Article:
Before the street fashion whirlwind occurred in the late 2010s, the street-infused mode style was introduced to the world by Fumito Ganryu. However, after he founded his brand, Fumito Ganryu, in 2018, he started proving that his aptitude is not only limited in the scope of street style.
His new aspect was especially significant in his 2019 Autumn Winter collection. The brand’s fashion show at Paris Men’s Fashion Week was constructed of tailored style, which was different from his past styles potent in street style components. The collection embodied the representation of modern mode street-style and oversized silhouettes; however, the designs were not on the casual side, but rather on the traditional men’s wear side, which was classically turned into king size—the designs reached a level equivalent to that of a counterpunch to the current generation’s fashion king, street fashion, and it seemed as if the brand was implementing street style only to deliberately reject it.
Fumito Ganryu constantly updates his own unique style. In order to deliver his bona fide words, we will be providing this long interview in three installments. In vol.1 we unveil the background of his 2021 Spring Summer collection that is currently out in the market.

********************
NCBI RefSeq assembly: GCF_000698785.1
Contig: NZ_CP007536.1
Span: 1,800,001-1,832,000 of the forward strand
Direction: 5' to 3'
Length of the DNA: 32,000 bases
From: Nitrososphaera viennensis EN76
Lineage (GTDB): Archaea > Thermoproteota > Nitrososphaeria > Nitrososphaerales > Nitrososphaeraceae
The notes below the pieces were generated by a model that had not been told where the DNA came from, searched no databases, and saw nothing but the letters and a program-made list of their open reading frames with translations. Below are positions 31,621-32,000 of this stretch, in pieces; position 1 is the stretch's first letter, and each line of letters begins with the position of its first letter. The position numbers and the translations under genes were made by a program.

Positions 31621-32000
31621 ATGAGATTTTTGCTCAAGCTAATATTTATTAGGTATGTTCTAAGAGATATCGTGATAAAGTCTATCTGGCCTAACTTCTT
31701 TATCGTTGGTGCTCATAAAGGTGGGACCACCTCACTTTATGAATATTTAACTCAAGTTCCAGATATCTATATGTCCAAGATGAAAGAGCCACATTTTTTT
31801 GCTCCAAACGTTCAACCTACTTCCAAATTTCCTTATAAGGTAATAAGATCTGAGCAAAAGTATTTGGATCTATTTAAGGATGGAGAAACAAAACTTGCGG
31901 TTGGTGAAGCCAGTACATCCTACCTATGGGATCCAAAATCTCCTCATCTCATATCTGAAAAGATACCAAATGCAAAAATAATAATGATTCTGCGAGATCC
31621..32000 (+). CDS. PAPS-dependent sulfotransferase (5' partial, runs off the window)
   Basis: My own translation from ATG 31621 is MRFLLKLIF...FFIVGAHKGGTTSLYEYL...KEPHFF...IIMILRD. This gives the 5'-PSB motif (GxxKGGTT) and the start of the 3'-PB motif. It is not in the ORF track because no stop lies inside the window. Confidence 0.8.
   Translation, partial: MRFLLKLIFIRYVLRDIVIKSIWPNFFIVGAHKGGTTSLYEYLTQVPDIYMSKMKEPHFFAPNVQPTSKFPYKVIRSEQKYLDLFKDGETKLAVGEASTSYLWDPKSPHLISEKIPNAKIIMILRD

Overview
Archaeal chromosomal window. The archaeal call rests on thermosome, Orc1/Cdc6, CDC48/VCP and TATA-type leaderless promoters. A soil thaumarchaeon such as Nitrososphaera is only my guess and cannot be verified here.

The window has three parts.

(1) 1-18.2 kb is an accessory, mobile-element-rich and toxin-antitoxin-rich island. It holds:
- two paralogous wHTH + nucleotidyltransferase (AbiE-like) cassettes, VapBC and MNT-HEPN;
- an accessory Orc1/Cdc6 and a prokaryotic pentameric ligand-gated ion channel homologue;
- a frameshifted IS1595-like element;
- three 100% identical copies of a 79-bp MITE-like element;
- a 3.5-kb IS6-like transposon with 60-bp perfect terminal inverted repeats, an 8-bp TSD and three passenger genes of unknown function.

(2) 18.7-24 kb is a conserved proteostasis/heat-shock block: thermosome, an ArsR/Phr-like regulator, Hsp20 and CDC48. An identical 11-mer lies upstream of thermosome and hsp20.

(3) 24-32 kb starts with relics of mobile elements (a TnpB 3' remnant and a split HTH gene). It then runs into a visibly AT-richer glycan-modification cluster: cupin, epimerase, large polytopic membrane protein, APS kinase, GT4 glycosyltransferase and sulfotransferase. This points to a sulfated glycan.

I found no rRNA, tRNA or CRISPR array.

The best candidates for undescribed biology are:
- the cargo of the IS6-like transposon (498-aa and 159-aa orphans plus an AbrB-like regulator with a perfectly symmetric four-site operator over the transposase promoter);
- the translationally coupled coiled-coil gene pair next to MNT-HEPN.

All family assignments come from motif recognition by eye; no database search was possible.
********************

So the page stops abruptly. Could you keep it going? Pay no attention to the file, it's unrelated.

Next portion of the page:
Linking between social issues and creations
――The 2021 Spring Summer collection seemed to be compromised of the most casual designs out of all the Fumito Ganryu collections since the debut, and they were almost like loungewear. There was a certain ambiguity to the clothes as they could be worn both inside and outside, and I felt like christening the collection, something like “New Room Wear.” Were the designs influenced by the dramatic changes in lifestyle due to the outbreak of the novel coronavirus?
Fumito Ganryu (Hereinafter Ganryu): For me, I wanted the clothes to be something very pragmatic, so not only for this collection, but all the collections are based on the premise of different circumstances and moods. I’m sure there are different directions of designs in the world; I don’t mean to deny other different mindsets, and I’m always trying to maintain my stance of proposing ideas to others like, “maybe these kinds of clothes will be in need?” Having that as a base, I came up with the designs envisioning that I personally wouldn’t want clothes that are only worn when I go out.
――Since the pandemic, people spend more time indoors, and I feel like we’re in a time now where clothes that are only made to be worn outside are no longer a match for our lifestyle.